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Prometheus International in Nepal
This is a quick report on our participation in the AMARC Conference which just wrapped up yesterday. AMARC is the World Association of Community Broadcasters, and a few hundred of us met for the past 6 days. I have barely ever been out of the United States, and I am still reeling from the thousands of solar panels on the rooftops, a city without stoplights where it takes three police to manage a single intersection at rush hour, and the cute monkeys that climb through the dumpsters outside the temples...
The gathering was like being in the United Nations, with simultaneous translation in English, Spanish, French and Nepali. I met some incredible broadcasters from every corner of the globe, and learned just how small a part the US is of the world community radio movement. There are thousands of stations around the world, and they are on the move in the service of the social movements against war, domination, and corruption.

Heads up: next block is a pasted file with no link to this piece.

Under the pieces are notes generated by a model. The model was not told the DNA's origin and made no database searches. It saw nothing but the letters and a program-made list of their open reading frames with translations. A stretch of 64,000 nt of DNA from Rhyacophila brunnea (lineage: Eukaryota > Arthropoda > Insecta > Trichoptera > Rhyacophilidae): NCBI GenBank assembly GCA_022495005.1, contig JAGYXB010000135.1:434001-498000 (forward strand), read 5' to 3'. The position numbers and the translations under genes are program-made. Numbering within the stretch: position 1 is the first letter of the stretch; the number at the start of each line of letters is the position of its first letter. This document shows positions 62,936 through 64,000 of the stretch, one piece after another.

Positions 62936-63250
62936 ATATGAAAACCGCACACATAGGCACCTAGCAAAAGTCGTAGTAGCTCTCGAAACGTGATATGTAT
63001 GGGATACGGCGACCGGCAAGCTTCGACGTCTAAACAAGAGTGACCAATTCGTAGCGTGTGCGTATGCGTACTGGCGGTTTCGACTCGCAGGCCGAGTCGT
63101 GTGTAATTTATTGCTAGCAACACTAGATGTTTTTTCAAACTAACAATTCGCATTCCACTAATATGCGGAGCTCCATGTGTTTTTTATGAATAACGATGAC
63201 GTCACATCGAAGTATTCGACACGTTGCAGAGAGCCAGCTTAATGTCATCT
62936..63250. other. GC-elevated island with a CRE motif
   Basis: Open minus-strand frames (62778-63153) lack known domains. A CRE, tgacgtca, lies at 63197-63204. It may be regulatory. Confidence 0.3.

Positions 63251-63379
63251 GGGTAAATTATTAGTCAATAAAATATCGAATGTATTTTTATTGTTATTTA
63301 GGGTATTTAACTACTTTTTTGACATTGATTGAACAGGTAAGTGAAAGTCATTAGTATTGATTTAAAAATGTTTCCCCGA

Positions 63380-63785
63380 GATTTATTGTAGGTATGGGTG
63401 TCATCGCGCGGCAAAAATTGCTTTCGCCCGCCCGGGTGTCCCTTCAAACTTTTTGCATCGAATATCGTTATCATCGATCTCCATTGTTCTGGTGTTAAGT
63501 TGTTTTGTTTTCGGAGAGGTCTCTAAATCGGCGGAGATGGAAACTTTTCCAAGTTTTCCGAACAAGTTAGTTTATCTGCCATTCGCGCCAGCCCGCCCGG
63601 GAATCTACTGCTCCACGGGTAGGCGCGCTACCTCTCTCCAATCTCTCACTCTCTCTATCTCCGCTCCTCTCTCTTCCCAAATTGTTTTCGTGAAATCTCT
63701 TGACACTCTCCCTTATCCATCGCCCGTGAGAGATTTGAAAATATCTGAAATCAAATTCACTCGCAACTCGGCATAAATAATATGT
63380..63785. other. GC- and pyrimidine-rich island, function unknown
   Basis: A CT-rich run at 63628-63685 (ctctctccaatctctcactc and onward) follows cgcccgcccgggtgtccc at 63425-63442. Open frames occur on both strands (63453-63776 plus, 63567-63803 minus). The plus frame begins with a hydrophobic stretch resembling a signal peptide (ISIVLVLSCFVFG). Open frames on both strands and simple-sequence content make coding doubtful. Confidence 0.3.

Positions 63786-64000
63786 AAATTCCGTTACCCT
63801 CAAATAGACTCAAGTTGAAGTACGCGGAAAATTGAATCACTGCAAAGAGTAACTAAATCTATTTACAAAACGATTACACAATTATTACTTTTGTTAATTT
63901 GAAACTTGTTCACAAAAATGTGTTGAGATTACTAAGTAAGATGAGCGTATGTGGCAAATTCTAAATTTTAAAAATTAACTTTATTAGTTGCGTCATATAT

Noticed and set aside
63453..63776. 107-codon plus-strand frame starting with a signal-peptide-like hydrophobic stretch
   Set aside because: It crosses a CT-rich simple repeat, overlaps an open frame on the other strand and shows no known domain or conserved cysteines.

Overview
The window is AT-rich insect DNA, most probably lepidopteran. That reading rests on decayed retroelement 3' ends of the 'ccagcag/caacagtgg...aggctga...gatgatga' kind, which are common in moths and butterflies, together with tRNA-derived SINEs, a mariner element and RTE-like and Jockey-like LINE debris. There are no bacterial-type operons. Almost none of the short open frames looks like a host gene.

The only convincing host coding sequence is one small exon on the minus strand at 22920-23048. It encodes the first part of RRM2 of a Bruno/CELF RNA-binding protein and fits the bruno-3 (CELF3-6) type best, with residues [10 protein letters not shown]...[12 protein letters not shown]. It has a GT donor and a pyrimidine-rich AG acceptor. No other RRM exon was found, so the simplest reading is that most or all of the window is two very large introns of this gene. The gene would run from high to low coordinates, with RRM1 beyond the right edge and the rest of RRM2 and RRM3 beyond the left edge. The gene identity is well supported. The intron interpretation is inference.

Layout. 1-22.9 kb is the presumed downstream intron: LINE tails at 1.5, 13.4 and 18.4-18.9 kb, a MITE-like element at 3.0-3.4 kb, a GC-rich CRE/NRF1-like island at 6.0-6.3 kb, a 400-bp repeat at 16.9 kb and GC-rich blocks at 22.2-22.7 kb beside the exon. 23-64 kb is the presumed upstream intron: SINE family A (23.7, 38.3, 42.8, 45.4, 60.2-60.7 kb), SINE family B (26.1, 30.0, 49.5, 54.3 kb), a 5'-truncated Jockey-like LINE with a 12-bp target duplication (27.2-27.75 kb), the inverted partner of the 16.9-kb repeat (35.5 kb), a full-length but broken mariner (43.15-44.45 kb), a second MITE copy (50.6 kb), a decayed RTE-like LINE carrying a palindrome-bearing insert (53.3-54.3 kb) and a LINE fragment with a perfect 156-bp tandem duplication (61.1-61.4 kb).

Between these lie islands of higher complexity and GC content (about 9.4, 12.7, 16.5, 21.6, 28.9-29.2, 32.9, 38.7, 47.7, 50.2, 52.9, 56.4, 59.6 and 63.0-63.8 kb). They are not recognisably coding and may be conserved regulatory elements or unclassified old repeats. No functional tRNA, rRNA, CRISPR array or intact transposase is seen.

Prometheus managed to purchase and bring to Nepal two transmitter kits, a compressor/limiter kit, and a small amplifier, to be assembled during the conference and given away to stations in Asia. Through several days of hard work, several dozen people had a hand in constructing this equipment. We partnered with Vickram Krishna of Radiophony.com, an India based organization which builds tiny (50 milliwatt), unlicensed transmitters for villages for $2 worth of all locally available parts.
The equipment was given to women representing two groups. The first was given to Anchal Gardia, of Jan Jagrity Kendra. This group is a human rights advocacy and social service organization for many villages in the Raipur region of India, and the transmitter will be used in one of the vilages. They are best known for their work freeing and rehabilitating bonded laborers.
The other woman was Manisha Aryal, from the radio production organization Antenna in Kathmandu Nepal. Antenna produces news, public affairas and radio drama for the state radio network of Nepal. They will use the transmitter for training for now, but one day hope to get one of Nepal's very hard to obtain radio licenses.
A compressor limiter was also built, and will be given to Koshi FM, a community radio station about 300 km outside of Kathmandu.
We also want to raise money for equipment for groups who can not afford to buy their own, and acct as a clearing house for donated gear.
I found that there are many people with great skill working in these places, but even the most commonly available parts available in the United States are kept out of their markets with 100% and 200% import tarrifs! Western volunteers can provide material aid, intellectual exchange, technical skills for groups that do not yet have them, and a personal connection to people in the resource rich United states.